In his 2006 State of the Union Address, President George W. Bush outlined what is going be one of the defining issues that face our nation in the immediate future. He said, “This year the first of about 78 million baby boomers turn 60, including two of my dad’s favorite people – me and President Bill Clinton. This milestone is more than a personal crisis. It is a national challenge. The retirement of the baby boomer generation will put unprecedented strains on the federal government. By 2030, spending for Social Security, Medicare, and Medicaid will account for almost 60 percent of the federal budget. And that will present future Congresses with impossible choices – staggering tax increases and immense deficits, or deep cuts in every category of spending.”
In the next 20 years, the demographic we know as the baby boom will become the elder boom, and they will begin to retire in the millions. While everyone expects to retire, few effectively plan for the new realities of retirement. As elder boomers retire, they will have less personal income, and some will have crippling personal debt and be faced with exploding health care costs. Add to this a very real concern that Social Security and company pension plans (if they have are lucky enough to have them) may not be there when they are needed, it is easy to see how elder poverty could become a significant social and policy issue.
Financial planners need to be aware of the nature and complexities of the elder boomer tidal wave. In so doing, you will be among the few professionals actually capable of helping elder boomer Americans plan to meet these and other retirement issues successfully.
Changing nature of work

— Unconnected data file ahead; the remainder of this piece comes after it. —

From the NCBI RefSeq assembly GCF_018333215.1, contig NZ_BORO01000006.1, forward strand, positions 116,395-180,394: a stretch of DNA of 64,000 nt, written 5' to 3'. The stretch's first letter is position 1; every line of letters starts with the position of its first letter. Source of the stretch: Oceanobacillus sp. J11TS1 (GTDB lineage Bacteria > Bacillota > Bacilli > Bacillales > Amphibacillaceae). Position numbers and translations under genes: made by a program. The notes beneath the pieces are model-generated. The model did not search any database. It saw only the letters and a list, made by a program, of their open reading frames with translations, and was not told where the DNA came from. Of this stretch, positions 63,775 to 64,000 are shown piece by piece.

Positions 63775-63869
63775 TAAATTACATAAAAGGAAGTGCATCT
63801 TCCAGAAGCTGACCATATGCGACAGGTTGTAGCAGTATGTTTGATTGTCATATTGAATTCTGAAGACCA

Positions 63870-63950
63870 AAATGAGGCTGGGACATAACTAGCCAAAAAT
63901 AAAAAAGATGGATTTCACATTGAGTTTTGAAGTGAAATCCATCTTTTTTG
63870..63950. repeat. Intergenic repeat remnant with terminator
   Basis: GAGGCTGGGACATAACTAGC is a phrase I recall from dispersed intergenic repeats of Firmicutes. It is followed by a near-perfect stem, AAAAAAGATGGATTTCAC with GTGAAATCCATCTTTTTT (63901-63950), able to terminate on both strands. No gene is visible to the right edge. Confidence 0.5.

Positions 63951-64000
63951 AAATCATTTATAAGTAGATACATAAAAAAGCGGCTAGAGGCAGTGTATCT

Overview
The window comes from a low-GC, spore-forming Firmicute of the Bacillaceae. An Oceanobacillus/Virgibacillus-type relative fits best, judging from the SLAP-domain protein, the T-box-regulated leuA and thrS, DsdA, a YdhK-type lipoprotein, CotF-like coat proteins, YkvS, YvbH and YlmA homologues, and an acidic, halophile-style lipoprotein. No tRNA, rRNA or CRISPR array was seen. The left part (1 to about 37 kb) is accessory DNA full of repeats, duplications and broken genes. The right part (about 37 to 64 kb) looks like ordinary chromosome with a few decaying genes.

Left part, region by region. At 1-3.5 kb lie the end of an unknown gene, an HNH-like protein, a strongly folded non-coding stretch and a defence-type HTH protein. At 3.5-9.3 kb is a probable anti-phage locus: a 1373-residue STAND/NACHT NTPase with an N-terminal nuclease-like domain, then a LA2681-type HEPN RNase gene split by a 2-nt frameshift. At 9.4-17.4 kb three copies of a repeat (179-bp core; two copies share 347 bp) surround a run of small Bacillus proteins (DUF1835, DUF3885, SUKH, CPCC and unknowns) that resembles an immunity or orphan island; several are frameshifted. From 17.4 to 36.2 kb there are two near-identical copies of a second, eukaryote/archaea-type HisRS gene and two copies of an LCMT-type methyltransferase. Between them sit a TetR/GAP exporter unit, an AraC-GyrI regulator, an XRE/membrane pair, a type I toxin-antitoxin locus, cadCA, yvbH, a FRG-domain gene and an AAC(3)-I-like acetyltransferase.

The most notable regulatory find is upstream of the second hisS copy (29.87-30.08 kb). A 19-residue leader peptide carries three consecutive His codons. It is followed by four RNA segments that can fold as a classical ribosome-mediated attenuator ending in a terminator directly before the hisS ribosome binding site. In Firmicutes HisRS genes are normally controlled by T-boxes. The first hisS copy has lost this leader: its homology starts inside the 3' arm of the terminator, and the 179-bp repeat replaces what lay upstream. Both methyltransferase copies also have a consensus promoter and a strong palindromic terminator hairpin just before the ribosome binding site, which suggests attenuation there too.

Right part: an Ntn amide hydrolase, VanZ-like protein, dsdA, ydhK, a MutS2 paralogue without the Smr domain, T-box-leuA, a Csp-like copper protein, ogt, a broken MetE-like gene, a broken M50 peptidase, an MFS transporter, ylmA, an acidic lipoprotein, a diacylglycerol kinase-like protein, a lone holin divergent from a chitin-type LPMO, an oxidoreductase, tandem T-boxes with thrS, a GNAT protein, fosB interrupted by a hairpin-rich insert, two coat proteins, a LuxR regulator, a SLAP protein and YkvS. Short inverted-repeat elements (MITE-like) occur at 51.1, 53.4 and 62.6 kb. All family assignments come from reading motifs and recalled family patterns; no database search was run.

By 2012, boomers will start turning 65. By 2030 there will be 69 million elder boomers making up 20 percent of our population, up from its current 13 percent. Within six or seven years, half our work force will be 55 or older. Graying Americans have legitimate concerns about rising health care costs, the funding of Medicare, Medicaid and, with ballooning deficits, the sustainability of our Social Security system. Many Americans who are not fully retired and are under 65 believe the federal government is not going to be able to meet its future obligations.
Although many Americans are contributing to company pension plans, they have misgivings about their employer’s ability to make those pension benefits a reality, and with good reason. We have an unfunded pension liability of $10.5 trillion. The pension benefits they might expect to receive, if they get them, will only amount to about 45 percent of their pre-retirement income. That is 15 percent below what the average European employee can expect. In the next 10 to 15 years, as elder boomers begin to swamp the Social Security and company pension rolls, those retirement standbys will face bankruptcy. To prevent this, we will have to make sweeping changes to ensure they are sustainable in some form – and that will be a painful exercise.
These changes could foment an elder revolt of historic proportions, for nothing will disturb this potent and activist generation more than someone changing what they perceive as their entitlement. Pension plans are in trouble for three reasons. First, elder boomers are living longer. In 1950, if you retired at 65 you could expect to live another 12 years. Today it is 19 years. We also are deciding to retire earlier, in the mid-50s, or are forced into early retirement. This means we will be spending longer periods – in some cases a third of our lives – in some form of retirement. Consequently, we will draw down on plans for longer periods of time. The second reason is lower fertility rates. There will be fewer contributors, people working and paying into plans that support retired people.
Third, lower-than-expected returns on pension investments will change the amounts of money that will be available for payout.
As we are faced with a dwindling tax resource base, soaring Social Security and medical costs, elder boomers have to start looking long and hard at how they are going to retire and when. As elder boomers begin facing retirement up close, rather than 20 years down the road, they’ll realize they likely will experience significant drops in personal income. Only a handful of them have thought about, let alone put in place, a plan of action.